Advanced filters
Job Role:
Content Type:
Job Role:
Content Type:

Three Questions: Week of May 02

CalendarMay 2, 2022

Good morning, and welcome to Three Questions - a look at the big uncertainties facing currency markets in the week ahead.

Here are some of the things we're watching: 

Question 1: Will the Reserve Bank of Australia hike rates?

Yes, but.

Although a minority of central bank watchers expect a decision to punt - or an outsized 40 basis point increase - Australia’s central bank will likely kick off its tightening cycle on Tuesday with a 15 basis point hike, meeting the predictions of most economists. However, the post-meeting communique and Friday’s quarterly monetary policy statement could push back against the futures curve, where more than 250 basis points in tightening have been priced in by the end of 2022. 

Perhaps reflecting the RBA’s more-flexible inflation target, officials still sound less hawkish than their counterparts at other developed market central banks. The minutes of the April meeting noted that “a further strengthening of aggregate wages growth … was expected” but qualified that “the pick-up was still expected to be only gradual”.

Political considerations ahead of the May 21 elections might also compel policymakers to tread carefully. Although a decision not to respond to the most recent inflation print of 5.1 percent could be misconstrued, the bank has historically refrained from changing rates during campaign season, and is likely to feel some pressure to avoid making dramatic moves.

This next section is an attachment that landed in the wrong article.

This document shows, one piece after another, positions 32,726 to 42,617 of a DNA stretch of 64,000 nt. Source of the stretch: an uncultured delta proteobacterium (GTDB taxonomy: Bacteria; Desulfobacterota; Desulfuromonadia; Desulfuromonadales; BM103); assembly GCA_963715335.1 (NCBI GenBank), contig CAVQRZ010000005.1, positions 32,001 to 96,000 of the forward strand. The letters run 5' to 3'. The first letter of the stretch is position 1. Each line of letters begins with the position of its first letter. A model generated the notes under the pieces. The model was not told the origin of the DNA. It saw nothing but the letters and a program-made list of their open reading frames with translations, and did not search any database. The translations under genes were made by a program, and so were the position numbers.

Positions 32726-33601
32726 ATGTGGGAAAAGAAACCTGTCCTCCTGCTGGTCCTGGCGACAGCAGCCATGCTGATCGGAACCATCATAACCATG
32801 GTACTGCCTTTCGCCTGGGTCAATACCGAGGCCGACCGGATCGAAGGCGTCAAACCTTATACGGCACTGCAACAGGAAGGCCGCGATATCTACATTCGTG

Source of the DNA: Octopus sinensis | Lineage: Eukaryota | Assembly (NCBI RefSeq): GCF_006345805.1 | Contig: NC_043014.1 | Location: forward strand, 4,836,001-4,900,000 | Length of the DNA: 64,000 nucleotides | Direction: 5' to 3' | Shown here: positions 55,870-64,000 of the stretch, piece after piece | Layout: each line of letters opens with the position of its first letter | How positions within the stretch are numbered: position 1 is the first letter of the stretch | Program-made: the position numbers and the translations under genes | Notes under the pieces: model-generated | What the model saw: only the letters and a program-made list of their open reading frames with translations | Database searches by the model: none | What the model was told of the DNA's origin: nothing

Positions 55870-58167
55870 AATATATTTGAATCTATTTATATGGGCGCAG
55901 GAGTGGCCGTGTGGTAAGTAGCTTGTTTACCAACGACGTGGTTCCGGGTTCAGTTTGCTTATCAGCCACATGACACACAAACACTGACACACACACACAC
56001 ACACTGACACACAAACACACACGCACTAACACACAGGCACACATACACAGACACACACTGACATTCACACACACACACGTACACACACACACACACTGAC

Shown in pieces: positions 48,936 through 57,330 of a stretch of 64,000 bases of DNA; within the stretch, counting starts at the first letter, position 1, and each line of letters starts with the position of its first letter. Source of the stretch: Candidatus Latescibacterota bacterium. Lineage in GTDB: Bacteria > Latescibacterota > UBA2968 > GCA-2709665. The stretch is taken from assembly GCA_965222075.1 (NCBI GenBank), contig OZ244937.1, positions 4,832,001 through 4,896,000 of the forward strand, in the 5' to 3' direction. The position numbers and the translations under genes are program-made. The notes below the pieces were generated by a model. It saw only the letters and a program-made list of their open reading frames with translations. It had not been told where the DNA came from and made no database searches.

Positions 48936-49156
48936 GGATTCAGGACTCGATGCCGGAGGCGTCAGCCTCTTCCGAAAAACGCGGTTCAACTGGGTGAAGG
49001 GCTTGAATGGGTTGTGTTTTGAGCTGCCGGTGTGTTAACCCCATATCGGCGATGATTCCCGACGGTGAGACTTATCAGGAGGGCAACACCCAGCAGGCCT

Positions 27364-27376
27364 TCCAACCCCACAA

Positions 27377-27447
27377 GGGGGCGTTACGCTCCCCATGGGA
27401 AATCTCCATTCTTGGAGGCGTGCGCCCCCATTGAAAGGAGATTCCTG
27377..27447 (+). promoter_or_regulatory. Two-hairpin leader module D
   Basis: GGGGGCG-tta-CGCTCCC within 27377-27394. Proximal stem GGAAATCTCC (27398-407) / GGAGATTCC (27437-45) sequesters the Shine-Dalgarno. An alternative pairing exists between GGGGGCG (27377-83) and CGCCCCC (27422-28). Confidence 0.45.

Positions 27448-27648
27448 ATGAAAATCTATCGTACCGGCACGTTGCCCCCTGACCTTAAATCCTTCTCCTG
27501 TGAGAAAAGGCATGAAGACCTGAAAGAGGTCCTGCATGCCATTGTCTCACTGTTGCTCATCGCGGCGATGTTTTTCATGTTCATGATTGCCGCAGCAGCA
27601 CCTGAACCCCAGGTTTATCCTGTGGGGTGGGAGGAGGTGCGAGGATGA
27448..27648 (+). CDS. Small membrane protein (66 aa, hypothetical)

And global developments have provided another reason to convey that - although rates are headed higher - incoming data will determine the speed and magnitude of the move. War in Ukraine, Chinese Covid-Zero lockdowns, and spillovers from US dollar strength into world growth and commodity prices will all impact the Australian inflation outlook.

Ultimately, we suspect the Aussie’s near-term fortunes will be driven more by global events than by changes in domestic monetary policy settings. 


2. Could dollar-related global spillover risks soften the Fed’s hawkish tone? 

There are few certainties in today’s economic landscape, but investors are sure the Federal Reserve will set out a more detailed balance sheet drawdown plan and raise rates by a half-percentage point on Wednesday. During the post-decision press conference, most expect Jerome Powell to repeat recent statements acknowledging the need to move quickly and aggressively to counter growing inflation risks. He will likely signal a level of comfort with current market pricing, keeping jumbo-sized rate hikes on the table for the next two or three meetings. 

What Mr. Powell will say about the complex and unintended consequences for the global economy as the central bank embarks on one of the most audacious tightening campaigns in post-Bretton Woods history is less certain. In particular, after last week’s surprisingly-weak gross domestic product release, awkward questions could be raised about the soaring greenback’s impact on the United States itself.